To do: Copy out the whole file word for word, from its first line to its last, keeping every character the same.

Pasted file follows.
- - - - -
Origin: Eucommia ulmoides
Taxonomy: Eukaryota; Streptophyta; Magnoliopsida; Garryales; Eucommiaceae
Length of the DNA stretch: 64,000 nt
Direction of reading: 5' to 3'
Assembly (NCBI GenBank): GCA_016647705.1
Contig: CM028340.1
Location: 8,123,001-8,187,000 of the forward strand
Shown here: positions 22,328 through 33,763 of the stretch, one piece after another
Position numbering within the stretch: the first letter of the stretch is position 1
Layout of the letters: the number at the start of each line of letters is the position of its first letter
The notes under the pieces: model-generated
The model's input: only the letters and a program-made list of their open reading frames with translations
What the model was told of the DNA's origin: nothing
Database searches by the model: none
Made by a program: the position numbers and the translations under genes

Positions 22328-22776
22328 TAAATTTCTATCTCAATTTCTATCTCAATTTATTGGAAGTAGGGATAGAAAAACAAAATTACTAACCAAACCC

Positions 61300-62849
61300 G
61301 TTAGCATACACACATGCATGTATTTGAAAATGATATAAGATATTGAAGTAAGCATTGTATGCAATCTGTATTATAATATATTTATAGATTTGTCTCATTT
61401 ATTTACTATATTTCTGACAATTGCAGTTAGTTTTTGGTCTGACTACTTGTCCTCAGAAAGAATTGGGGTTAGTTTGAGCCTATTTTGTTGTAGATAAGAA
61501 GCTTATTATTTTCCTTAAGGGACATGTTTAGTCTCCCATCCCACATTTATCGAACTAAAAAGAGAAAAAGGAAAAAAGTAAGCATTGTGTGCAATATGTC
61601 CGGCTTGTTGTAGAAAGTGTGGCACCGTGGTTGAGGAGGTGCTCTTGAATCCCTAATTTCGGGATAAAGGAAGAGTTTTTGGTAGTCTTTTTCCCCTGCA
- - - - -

Origin: Eucommia ulmoides
Taxonomy: Eukaryota; Streptophyta; Magnoliopsida; Garryales; Eucommiaceae
Length of the DNA stretch: 64,000 nt
Direction of reading: 5' to 3'
Assembly (NCBI GenBank): GCA_016647705.1
Contig: CM028340.1
Location: 8,123,001-8,187,000 of the forward strand
Shown here: positions 22,328 through 33,763 of the stretch, one piece after another
Position numbering within the stretch: the first letter of the stretch is position 1
Layout of the letters: the number at the start of each line of letters is the position of its first letter
The notes under the pieces: model-generated
The model's input: only the letters and a program-made list of their open reading frames with translations
What the model was told of the DNA's origin: nothing
Database searches by the model: none
Made by a program: the position numbers and the translations under genes

Positions 22328-22776
22328 TAAATTTCTATCTCAATTTCTATCTCAATTTATTGGAAGTAGGGATAGAAAAACAAAATTACTAACCAAACCC

Positions 61300-62849
61300 G
61301 TTAGCATACACACATGCATGTATTTGAAAATGATATAAGATATTGAAGTAAGCATTGTATGCAATCTGTATTATAATATATTTATAGATTTGTCTCATTT
61401 ATTTACTATATTTCTGACAATTGCAGTTAGTTTTTGGTCTGACTACTTGTCCTCAGAAAGAATTGGGGTTAGTTTGAGCCTATTTTGTTGTAGATAAGAA
61501 GCTTATTATTTTCCTTAAGGGACATGTTTAGTCTCCCATCCCACATTTATCGAACTAAAAAGAGAAAAAGGAAAAAAGTAAGCATTGTGTGCAATATGTC
61601 CGGCTTGTTGTAGAAAGTGTGGCACCGTGGTTGAGGAGGTGCTCTTGAATCCCTAATTTCGGGATAAAGGAAGAGTTTTTGGTAGTCTTTTTCCCCTGCA